The idea when you start farming is that five years in, you stabilise economically and in terms of production, and 10 years in, usually, you work less. I see people 10 years in who are working just as much. They won’t last, they’re going to hurt themselves.

If you want to age well, work as little as possible. That won’t happen by itself. But I see that for the last dozen years we’ve been working a lot less: we have more experience, there are more of us, and there’s less and less money to hand over to the bank. Instead of more money, we’ve chosen to bring in more farmers.

“We work with tarps, we put holes in them, we’ve had them for 13 years. There are choices of technique to make in the beginning.” Photo credit: Hannes Lorenzen

Winds of change

I’m not very involved in activism. I don’t really have the time. But there were plans to install wind turbines next to our farm, it was unbelievable, I met lots of local councillors, neighbours. I fought and there was a pretty good response. There were quite a lot of us. The local authorities were on our side. We don’t know why but we have no wind turbines!

You start to see fields of solar panels, where four sheep willbe put in under them. Enough! You can turn off the light, you can turn the thermostat down from 24°C to 18°C. I love these topics. I like to tell people that society needs to change.

We’re in constant contradictions. It’s not easy to sleep at night. You have to have faith.

This conversation has been edited for clarity. Translated by Louise Kelleher.

Nos Campagnes En Résilience is ARC2020’s project to help build rural resilience in France. Visit the project page here and follow us on InstagramLinkedIn and FacebookIf you’d like to get involved, contact our project coordinator Valérie Geslin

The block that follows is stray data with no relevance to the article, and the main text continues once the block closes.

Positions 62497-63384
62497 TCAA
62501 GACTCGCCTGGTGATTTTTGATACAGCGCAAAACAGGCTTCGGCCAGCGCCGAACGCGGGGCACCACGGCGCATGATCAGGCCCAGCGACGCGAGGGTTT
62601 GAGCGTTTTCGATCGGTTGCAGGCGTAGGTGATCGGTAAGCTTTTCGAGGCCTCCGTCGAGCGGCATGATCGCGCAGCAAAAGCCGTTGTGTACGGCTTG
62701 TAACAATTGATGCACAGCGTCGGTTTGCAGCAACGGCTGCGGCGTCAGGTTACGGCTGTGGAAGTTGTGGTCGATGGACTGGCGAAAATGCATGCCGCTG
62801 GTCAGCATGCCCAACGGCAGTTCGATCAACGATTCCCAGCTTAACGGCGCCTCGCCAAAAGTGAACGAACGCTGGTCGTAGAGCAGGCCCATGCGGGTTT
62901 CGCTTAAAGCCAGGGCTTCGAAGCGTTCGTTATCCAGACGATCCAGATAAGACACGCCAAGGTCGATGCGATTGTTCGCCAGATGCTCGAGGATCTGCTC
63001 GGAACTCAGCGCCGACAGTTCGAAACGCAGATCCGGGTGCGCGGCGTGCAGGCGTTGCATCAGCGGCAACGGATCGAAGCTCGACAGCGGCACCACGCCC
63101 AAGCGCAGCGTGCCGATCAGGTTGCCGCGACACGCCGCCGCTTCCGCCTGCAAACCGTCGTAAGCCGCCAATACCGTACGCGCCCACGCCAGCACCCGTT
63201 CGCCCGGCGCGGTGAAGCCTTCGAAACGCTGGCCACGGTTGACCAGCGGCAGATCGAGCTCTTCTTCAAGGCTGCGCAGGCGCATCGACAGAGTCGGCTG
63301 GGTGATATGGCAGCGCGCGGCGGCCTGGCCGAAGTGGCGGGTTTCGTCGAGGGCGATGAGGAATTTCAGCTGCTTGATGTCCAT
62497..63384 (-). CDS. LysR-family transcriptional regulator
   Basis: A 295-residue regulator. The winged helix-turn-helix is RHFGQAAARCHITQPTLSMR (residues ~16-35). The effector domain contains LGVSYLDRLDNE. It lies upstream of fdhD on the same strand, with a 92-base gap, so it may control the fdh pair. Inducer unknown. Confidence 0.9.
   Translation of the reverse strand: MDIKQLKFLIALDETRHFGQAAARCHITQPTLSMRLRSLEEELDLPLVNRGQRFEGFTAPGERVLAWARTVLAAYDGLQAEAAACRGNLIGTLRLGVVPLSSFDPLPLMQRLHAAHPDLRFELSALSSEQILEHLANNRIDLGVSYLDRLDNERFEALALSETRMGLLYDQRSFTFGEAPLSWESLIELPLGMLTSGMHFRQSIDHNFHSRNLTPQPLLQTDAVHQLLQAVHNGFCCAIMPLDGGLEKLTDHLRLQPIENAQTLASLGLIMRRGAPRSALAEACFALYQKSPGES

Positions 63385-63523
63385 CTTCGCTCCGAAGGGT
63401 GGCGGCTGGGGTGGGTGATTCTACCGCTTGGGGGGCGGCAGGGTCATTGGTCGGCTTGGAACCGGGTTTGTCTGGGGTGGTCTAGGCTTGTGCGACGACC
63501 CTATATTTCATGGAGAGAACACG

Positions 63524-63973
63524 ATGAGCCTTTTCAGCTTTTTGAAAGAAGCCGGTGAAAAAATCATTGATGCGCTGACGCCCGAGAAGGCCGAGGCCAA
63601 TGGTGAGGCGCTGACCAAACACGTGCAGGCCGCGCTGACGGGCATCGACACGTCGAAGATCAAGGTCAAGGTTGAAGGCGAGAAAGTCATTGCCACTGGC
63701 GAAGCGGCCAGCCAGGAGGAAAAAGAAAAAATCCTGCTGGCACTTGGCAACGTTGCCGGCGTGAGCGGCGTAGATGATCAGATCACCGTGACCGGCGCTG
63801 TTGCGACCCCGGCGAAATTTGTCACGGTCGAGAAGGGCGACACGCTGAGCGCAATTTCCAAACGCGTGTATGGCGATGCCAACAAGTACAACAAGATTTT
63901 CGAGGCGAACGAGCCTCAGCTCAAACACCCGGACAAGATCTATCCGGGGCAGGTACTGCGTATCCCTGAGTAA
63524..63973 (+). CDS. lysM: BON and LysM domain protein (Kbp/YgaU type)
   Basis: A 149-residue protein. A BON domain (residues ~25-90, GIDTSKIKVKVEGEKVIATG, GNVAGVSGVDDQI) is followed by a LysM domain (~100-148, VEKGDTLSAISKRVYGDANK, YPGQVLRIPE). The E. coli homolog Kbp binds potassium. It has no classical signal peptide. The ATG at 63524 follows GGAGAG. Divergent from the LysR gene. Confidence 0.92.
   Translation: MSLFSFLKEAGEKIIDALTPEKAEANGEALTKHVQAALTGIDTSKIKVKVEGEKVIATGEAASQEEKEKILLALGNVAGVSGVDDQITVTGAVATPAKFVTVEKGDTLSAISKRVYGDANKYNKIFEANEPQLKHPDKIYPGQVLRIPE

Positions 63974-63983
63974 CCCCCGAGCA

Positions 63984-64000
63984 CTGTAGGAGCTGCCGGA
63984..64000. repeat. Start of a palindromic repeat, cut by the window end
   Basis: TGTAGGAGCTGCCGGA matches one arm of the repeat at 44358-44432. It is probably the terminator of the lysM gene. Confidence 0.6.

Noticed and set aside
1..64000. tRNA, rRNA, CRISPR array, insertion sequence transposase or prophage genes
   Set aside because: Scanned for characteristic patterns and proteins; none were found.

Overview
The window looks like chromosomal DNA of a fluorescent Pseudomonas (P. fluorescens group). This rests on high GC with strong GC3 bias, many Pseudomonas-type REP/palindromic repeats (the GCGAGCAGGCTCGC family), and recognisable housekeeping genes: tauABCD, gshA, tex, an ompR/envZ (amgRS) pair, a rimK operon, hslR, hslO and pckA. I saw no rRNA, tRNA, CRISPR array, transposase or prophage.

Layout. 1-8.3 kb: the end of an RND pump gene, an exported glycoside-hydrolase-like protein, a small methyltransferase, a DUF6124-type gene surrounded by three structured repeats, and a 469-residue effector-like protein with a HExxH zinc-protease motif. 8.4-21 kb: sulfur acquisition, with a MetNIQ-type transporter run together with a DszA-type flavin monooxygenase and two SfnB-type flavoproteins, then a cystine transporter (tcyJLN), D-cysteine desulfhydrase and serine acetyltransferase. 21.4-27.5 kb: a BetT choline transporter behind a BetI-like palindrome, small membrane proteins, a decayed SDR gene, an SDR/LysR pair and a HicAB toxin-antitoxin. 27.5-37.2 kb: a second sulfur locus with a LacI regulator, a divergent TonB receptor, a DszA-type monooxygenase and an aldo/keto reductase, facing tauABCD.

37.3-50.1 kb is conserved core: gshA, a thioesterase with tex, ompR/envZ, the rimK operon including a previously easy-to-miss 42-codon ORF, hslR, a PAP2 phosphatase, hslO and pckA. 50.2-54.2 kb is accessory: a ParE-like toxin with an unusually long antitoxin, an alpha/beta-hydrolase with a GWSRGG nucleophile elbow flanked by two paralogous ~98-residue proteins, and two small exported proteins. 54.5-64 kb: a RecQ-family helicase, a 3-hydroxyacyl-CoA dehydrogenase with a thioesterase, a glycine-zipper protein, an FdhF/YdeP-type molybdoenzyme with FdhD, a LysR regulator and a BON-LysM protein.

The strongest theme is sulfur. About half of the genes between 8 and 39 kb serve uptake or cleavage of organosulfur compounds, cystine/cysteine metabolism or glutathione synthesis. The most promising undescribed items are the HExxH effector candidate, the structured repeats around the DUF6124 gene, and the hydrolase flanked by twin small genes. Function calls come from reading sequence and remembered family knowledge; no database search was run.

Valérie Geslin

Valérie is coordinator of the “Our Campaigns in Resilience” project. After working in Popular Education associations, Valérie worked for ten years in the local development sector, particularly in Beaufortain. Graduated with a Master 2 in Political Science on social change and territorial solidarity, she completed her research thesis on the influence of the emotions of professionals in the implementation of territorial political changes. Her professional dissertation focused on the theme of networks of rural development agents in Savoie. Valérie is attached to the rural environment of which she is a native. His social and field approach will allow him to take another look at current socio-agro-ecological transitions. His animation experiences will allow him to offer participatory tools and methods so that everyone can be an actor in this project. Curious, committed, full of will and good humor, she wants to meet this rural world, discover what makes them strong and thus contribute her little grain of salt to build a more resilient future for rural Europe.

Tags: Building resilient food and farming systems, France, rural resilience